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Mystery Gas Smell Reported Near Formerly Leaky Porter Ranch Site

Complaints have rolled in near the site of the largest methane leak in US history

The four-month-long leak at a gas storage facility near Porter Ranch—which was the largest methane leak in US history and prompted thousands of families to flee—has been plugged since February, but the fallout continues. the latest chapter in the saga involves new complaints to the South Coast Air Quality Management District of familiar odors in the neighborhood.

AQMD received about 40 complaints yesterday from Porter Ranchers and people in the area around the gas storage site about the gas smells, reports the LA Times. The air quality authority did find "slightly elevated" methane levels at two monitors in the area, but only slightly elevated: "The readings were about 3 to 4 parts per million; a typical reading is 2 parts per million." (At its worst, the leak caused methane levels to rise up to 40 parts per million.)

Inspectors for the AQMD went so far as to go to the Aliso Canyon storage facility, site of the now-plugged leak, to check for odors, but couldn't find anything. No one's sure yet of where the gas is coming from, and the Southern California Gas Company says there's "no indication of any gas leak at the Aliso Canyon storage facility." The air quality agency sent a mobile unit out to the Porter Ranch area to follow up on the complaints, but that data has yet to be analyzed, says KPCC.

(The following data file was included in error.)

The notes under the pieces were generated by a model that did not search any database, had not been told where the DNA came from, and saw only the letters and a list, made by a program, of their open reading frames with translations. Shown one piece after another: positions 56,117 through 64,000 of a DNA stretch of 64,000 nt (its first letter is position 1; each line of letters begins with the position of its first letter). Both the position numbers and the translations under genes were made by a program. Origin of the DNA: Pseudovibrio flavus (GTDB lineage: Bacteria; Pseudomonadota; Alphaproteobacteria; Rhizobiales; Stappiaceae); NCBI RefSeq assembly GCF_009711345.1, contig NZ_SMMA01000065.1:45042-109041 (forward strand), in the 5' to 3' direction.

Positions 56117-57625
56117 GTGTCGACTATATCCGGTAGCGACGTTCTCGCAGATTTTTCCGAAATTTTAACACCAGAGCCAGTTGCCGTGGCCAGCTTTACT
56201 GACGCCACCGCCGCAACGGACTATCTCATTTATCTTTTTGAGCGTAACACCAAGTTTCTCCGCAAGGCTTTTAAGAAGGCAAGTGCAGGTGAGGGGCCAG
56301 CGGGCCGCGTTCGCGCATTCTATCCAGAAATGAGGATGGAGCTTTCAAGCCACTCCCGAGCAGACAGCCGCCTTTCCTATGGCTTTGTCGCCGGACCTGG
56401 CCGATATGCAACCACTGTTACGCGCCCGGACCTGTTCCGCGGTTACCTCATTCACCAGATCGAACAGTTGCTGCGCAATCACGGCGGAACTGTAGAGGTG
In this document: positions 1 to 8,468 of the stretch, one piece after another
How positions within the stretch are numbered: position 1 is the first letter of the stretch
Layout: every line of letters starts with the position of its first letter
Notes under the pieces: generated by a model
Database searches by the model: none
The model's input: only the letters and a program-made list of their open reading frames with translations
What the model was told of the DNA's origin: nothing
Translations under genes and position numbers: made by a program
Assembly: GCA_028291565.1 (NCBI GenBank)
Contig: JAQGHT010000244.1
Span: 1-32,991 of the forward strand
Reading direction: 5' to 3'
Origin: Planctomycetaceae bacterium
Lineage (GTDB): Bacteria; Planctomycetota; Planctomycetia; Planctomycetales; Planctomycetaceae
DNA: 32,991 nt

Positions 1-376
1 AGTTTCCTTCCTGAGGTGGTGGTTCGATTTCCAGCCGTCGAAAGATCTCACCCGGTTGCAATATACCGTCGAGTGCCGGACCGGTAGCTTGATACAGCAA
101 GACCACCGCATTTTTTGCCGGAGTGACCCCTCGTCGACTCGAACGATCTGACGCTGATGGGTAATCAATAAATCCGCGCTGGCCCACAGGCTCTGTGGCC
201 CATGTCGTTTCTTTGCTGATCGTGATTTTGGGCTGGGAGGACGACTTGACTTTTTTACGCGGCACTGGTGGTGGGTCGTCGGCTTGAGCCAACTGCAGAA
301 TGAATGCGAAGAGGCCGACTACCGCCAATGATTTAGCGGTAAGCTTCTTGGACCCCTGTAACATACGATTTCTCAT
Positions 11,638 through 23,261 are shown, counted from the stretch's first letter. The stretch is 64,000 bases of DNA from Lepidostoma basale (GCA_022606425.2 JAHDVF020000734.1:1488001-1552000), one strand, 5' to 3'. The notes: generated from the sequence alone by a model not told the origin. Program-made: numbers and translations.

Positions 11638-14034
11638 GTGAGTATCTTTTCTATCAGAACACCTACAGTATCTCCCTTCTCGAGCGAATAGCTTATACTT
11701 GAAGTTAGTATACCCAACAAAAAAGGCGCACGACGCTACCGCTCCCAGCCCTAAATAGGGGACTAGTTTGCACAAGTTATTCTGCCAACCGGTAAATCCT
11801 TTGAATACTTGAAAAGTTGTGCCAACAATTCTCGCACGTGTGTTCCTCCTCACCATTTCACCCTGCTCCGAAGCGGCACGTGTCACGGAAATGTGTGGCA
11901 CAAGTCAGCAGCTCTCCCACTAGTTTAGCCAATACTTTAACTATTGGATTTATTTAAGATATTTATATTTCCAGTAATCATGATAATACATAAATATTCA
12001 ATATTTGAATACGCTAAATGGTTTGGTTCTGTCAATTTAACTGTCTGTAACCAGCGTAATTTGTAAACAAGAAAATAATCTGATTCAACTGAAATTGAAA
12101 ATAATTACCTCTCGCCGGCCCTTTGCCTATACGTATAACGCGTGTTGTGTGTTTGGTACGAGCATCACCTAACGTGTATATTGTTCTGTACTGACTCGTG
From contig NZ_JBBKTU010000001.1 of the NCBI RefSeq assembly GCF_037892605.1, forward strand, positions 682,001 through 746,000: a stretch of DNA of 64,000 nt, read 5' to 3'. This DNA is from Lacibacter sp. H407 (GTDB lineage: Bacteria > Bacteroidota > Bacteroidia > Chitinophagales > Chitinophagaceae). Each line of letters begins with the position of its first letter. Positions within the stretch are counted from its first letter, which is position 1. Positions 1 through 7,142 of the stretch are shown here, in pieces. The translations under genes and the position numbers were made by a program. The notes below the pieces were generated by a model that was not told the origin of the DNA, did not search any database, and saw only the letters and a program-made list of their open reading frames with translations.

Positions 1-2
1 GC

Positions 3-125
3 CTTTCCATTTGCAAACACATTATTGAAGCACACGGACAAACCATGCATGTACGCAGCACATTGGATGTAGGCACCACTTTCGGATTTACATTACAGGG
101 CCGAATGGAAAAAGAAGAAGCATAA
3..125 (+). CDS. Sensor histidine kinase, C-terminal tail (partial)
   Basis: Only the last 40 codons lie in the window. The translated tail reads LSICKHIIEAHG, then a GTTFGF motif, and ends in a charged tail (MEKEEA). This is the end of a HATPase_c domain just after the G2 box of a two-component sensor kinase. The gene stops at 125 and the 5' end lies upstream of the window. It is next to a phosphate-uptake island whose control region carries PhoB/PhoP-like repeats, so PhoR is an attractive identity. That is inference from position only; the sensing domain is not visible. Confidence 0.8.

People aren't just imagining things, though. Gas company officials did say that a week ago "odorant vapors were released" while work was being done at the storage facility. Odorants were blamed early on in the leak's history for causing the headaches, nosebleeds, and dizziness that residents felt, says the Times.

This isn't great timing for the Southern California Gas Company. They're hoping to have the facility partially up and running by the summer, thereby avoiding the forecasted blackouts that would come from having the huge and important gas storage site offline in peak season. (Critics say blackout warnings have been exaggerated to avoid a lengthy inspection period.)